Over 200 national security police officers were deployed on Wednesday to raid the offices of non-profit online news outlet Stand News.
Six current and former senior staff members were also arrested on suspicion of breaching the colonial-era Crimes Ordinance by conspiring to publish seditious publications.
Update: Editor released after questioning, police haul computers from newsroom
The arrested persons included three men and three women, aged 34 to 73. Police said they are currently searching their residences.
Local media cited sources as saying acting chief editor Patrick Lam and former editor-in-chief Chung Pui-kuen were arrested along with Chow Tat-chi, former director and ex-chief editor of the science section. Sources say Lam immediately stepped down from his position.
Former board members Christine Fang, pro-democracy singer Denise Ho and barrister Margaret Ng were also reportedly arrested.
Deputy assignment editor Ronson Chan – who also chairs the Hong Kong Journalists Association – was reportedly held for investigation. Chan was filmed being taken away by five national security police officers to “assist in investigations.”
He said in the video that his home was raided and he was to be taken to other locations for police searches.
Chan was filmed being taken away by five national security police officers to “assist in investigations.” Chan said in the video that his home was raided and he was to be taken to other locations for police searches. https://t.co/Fd798Glect pic.twitter.com/AGqcGI0Mqn— Hong Kong Free Press HKFP (@hkfp) December 29, 2021
At least four Stand News staff have taken in by police for investigation in total, including Chan and features editor Kenny Leung, sources told HKFP.
Ho said on Facebook she was arrested on suspicion of “conspiracy to distribute seditious publications” and taken to Western District Police Station.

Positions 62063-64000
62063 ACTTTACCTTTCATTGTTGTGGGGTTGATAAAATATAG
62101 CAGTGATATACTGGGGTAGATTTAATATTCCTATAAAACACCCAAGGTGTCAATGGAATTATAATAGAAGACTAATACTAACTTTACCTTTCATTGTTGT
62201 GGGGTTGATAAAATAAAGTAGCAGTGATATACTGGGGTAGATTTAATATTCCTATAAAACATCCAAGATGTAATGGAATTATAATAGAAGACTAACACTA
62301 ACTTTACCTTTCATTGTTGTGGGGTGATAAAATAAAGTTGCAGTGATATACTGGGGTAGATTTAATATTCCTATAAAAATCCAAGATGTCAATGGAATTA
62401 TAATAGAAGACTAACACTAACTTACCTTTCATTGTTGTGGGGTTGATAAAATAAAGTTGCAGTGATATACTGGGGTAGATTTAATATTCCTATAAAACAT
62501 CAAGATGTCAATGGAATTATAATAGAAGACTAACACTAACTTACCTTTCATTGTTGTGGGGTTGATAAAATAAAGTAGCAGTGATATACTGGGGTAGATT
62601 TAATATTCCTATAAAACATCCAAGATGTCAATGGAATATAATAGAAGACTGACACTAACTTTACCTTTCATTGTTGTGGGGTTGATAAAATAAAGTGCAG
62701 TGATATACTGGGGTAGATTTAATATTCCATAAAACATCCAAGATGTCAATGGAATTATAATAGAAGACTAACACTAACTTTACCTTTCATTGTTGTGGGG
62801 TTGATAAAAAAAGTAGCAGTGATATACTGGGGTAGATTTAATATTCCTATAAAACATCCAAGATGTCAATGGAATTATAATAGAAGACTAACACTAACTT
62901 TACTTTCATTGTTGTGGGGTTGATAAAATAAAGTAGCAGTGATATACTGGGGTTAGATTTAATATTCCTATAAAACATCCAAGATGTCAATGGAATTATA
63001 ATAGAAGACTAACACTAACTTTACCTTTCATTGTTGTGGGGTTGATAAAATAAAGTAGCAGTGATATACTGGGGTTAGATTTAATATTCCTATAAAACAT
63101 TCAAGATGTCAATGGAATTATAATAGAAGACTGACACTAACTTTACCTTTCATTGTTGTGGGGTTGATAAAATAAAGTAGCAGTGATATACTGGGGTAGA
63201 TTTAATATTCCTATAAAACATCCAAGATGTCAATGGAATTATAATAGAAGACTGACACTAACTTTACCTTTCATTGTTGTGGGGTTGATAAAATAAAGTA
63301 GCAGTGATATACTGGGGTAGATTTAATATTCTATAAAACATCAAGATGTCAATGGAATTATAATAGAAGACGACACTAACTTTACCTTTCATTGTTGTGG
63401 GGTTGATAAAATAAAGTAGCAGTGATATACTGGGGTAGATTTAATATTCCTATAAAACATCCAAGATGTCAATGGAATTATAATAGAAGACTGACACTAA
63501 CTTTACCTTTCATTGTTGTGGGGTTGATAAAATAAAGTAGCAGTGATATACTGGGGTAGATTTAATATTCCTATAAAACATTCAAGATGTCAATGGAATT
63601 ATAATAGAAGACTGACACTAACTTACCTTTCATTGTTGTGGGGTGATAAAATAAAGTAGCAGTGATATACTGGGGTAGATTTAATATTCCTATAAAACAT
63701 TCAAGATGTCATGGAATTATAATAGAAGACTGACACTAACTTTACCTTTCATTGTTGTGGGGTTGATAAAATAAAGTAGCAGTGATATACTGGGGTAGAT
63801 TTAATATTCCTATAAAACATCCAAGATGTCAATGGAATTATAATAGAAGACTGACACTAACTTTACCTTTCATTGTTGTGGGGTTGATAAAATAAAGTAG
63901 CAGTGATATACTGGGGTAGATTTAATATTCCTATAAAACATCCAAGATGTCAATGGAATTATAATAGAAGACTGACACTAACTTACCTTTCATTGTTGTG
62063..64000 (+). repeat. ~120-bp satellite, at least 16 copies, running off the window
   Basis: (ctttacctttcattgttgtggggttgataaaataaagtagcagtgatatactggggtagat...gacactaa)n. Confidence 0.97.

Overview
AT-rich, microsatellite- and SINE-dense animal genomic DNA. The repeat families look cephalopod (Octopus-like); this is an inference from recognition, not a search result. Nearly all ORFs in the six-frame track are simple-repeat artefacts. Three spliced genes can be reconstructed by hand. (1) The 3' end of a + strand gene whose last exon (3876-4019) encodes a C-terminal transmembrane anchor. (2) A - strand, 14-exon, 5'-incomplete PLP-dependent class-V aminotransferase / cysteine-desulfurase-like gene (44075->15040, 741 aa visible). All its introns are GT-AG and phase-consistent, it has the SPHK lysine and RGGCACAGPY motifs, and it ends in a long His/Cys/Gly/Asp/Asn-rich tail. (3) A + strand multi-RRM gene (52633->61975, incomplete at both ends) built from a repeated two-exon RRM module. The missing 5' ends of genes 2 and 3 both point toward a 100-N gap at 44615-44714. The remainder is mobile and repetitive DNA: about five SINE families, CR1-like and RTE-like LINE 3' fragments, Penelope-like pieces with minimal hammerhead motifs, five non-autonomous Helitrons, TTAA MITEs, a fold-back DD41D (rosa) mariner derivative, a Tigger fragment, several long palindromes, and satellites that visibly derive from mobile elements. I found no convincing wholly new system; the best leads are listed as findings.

Police said they had a warrant issued for the office raid under Schedule 1 of the Implementation Rules for Article 43 of the national security law.
An officer on scene said they have gathered around 30 boxes of evidences to be taken away. Men in plain clothes and police vests were seen taking suitcases from the newsroom.
‘Biased, smearing’ reporting
On December 3, security chief Chris Tang accused the news outlet of “biased, smearing and demonising” reporting about the city’s smart prison initiative.
The not-for-profit online news source was founded in December 2014 and has a pro-democracy slant. It is the successor to House News, which was closed in July 2014 with its founder Tony Tsoi citing safety fears.
It was nominated for the Reporters Without Borders’s 2021 Press Freedom Prize for Independence in November.
Chung stepped down as editor-in-chief in November. His wife, Chan Pui-man, was a former associate editor at the now-defunct, pro-democracy newspaper Apple Daily. Chan is among the seven former top executives and writers at the paper facing national security charges and remains behind bars pending trial.
Apple Daily, formerly the city’s most widely-read newspaper, was closed in June after a national security crackdown saw its leadership arrested and charged under the law and its assets frozen. Its leadership and journalists stand accused of conspiring to collude with foreign forces to impose sanctions on local and central officials.
Just after the Apple Daily raid, Stand News removed all opinion pieces from their website. It also halted donations as six of the board’s eight members stepped down.
Wednesday’s raid comes a day after a fresh charge related to alleged seditious publications was levied against ex-Apple Daily journalists and Lai in court.
The Hong Kong Journalists Association said it was “deeply concerned that the police have repeatedly arrested senior members of the media and searched the offices of news organizations containing large quantities of journalistic materials within a year. HKJA urges the government to protect press freedom in accordance with the Basic Law,” it said.
The city’s press union and foreign press club have both voiced concerns over the state of the city’s press freedoms since Apple Daily’s closure. A survey conducted among reporters last month found almost half of around 100 respondents were considering or had plans to leave the city due to worsening working conditions. Beijing deemed the survey to be “interference.”
Correction 09:30am: An early version of this article stated Stand News had won the Reporters Without Borders prize, in fact it was only nominated.
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